Speaking the language of Europe
Twelve L6 students from WKGS were thrilled to have the chance to participate in this Euroscola day, an event attended by more than 500 students from all over the EU. We felt unsure of what to expect and somehow unprepared for such a huge opportunity, however we were excited all the same and we all managed to get such a lot out of it. To reach Strasbourg where this event was held, meant leaving Lime Street early on the morning of February 1st and subsequently we travelled on 4 different trains within one day arriving at our hotel after dark, tired and hungry. So as you can imagine, the early start next morning was tough for our team but we made it with much time to spare to socialise with all our peers in the other countries teams.
For those who are still unaware, the Euroscola event is held in one of the European Union’s own debating chambers and is host to all 28 countries attending. Firstly, our day began by splitting off into different teams which were categorised under themes such as Human Rights, The Future of Europe, Youth Unemployment and Education. We were sitting in our groups in the Hemicycle, ready to hear the introductions of all attending countries. However this had a twist to it as each country had to make their introduction in a language other than their native tongue. Most (luckily for us!) chose English, sparing our ears from a long session of wearing those uncomfortable translator headphones, as useful as they may be. Representing the UK, our WKGS team was in luck, having a German native speaker to go up as a nervous wreck speaking in front of roughly 650 people… and surviving! Afterwards, the MEP of S&D, France Edouard Martin held a very insightful question and answer session, giving us a great awareness of a French MEP’s view on topics in the European Union.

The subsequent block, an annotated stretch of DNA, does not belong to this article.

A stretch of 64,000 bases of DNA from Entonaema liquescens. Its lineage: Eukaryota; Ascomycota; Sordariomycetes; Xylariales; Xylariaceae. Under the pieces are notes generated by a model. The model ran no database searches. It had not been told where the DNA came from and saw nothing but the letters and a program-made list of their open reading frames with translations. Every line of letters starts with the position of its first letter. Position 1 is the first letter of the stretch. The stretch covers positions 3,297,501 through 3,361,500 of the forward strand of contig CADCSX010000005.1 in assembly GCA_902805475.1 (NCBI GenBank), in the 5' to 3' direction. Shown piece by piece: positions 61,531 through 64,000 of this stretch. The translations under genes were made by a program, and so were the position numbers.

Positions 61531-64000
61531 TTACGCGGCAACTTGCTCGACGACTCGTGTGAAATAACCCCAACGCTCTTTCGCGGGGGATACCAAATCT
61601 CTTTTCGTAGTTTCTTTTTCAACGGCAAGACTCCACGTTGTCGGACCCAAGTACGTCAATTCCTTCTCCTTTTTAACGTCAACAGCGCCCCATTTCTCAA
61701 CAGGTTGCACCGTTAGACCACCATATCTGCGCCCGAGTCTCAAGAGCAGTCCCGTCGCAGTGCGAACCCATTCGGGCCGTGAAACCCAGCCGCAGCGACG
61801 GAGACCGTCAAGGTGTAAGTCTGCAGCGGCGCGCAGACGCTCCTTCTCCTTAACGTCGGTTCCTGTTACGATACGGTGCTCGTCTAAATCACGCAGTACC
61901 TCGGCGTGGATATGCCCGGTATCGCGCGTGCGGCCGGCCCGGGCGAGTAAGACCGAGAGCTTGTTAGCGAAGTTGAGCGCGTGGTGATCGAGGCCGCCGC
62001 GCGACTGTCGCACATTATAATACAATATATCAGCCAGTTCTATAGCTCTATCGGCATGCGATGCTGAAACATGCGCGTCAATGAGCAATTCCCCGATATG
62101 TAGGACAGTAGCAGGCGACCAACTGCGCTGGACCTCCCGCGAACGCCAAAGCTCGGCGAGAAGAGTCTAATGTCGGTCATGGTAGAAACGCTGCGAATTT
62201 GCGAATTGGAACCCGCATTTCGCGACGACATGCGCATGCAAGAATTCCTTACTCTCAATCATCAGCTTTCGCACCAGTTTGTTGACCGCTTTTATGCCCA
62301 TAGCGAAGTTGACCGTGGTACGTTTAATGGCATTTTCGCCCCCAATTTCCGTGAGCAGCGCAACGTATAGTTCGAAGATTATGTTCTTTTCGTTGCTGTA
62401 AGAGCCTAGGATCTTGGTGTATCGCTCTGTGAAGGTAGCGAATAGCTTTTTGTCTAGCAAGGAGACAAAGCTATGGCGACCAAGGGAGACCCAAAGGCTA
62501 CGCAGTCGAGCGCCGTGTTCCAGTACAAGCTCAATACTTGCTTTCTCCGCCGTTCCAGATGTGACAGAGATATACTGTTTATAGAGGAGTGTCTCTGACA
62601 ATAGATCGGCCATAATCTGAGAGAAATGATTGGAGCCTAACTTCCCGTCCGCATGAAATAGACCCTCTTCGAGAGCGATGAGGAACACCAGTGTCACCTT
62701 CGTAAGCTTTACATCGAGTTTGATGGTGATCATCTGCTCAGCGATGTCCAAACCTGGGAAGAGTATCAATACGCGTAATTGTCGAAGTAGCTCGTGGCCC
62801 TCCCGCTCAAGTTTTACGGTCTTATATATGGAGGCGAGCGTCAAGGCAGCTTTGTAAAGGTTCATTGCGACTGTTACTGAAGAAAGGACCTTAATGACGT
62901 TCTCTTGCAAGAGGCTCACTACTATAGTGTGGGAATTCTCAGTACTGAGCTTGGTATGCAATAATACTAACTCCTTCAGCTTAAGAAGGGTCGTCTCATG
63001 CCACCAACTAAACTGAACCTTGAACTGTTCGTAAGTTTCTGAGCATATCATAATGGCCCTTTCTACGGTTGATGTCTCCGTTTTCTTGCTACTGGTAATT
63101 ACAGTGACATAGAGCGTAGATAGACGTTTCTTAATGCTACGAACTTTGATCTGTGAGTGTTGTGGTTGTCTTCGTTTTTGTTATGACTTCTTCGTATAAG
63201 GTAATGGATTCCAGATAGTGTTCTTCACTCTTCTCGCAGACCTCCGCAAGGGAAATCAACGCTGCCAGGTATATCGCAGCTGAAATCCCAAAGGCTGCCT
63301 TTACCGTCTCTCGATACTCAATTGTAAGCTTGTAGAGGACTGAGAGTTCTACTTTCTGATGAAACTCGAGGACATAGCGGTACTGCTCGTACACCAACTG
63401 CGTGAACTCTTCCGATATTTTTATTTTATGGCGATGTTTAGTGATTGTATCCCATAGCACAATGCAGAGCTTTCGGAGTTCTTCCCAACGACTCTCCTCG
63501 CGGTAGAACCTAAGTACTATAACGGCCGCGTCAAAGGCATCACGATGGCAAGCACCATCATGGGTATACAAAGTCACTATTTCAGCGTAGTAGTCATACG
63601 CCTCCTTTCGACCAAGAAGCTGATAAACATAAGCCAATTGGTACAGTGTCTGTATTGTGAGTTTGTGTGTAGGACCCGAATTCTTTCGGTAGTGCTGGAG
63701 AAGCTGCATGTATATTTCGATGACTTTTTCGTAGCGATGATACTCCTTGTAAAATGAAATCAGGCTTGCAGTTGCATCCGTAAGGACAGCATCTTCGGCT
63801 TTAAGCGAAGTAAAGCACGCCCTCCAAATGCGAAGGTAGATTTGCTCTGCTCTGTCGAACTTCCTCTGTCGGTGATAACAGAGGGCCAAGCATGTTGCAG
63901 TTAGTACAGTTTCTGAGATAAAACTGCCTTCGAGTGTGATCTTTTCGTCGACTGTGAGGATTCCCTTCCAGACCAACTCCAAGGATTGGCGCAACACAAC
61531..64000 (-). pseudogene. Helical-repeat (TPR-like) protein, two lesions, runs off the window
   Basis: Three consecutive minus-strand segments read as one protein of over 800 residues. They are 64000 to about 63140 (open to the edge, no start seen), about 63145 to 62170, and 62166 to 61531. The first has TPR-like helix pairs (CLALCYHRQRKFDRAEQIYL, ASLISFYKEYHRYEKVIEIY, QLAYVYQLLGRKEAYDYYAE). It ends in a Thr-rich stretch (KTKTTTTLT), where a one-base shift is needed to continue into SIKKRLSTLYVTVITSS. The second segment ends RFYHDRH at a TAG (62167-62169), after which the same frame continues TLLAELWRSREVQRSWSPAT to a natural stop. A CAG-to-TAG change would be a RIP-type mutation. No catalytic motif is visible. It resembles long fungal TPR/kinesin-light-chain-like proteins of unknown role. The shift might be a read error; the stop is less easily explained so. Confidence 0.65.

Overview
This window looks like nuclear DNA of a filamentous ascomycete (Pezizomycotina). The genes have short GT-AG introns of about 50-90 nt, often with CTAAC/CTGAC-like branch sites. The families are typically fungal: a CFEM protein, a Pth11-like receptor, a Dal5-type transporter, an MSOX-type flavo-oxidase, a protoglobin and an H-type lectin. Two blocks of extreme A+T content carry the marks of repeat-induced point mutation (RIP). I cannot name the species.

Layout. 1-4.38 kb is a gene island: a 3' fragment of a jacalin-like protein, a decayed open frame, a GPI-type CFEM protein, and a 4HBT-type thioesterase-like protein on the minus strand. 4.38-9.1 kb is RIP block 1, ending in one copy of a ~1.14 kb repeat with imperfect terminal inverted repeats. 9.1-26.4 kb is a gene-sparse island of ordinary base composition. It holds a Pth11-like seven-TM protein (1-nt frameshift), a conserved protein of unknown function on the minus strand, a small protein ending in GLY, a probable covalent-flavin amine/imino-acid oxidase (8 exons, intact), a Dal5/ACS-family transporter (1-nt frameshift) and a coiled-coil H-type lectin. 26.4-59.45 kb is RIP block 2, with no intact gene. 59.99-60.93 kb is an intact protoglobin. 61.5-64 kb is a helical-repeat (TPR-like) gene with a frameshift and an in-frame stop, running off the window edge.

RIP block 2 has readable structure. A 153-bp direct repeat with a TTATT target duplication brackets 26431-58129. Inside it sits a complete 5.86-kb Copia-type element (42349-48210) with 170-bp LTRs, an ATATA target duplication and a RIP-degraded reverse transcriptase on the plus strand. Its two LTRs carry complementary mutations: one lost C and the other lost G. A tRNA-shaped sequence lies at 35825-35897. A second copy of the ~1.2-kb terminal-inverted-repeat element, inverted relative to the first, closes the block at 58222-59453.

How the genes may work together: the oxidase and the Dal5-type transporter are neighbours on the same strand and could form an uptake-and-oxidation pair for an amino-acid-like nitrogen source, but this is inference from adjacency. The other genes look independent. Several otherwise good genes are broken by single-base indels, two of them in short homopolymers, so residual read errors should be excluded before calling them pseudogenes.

After lunch, we went into the most interesting part of the Euroscola day, the discussion and presentation groups. Once again all the groups separated to hold a full discussion on their topic. This session was where our team felt that we gained a lot in terms of information by listening different viewpoints and perspectives in the debates going on around us and eventually adding our own part to it. This all led up to the final event in which two people from each team represented their group with a presentation of ideas and then a question and answer session. Personally, and I’m sure I speak for several other team members, I think that this presentation helped me understand different areas of the European Union so much more and other countries experience with the topics discussed.
Our day then sadly began to come to a close at around 18:00 which was commemorated by a flag ceremony. Now it was also time to say goodbye to the new friends we had made in the day and we returned to our hotel by tram. The following day we visited the Council of Europe and had an interesting tour of the European Court of Human Rights, then in the afternoon we did a lovely sight-seeing tour of Strasbourg by glass-topped boat followed by some free time for gift shopping, which we were all looking forward to! It was a fantastic experience and one that I would thoroughly recommend.
By H Eckl, 12W
Below is a video of a section of the Euroscala debate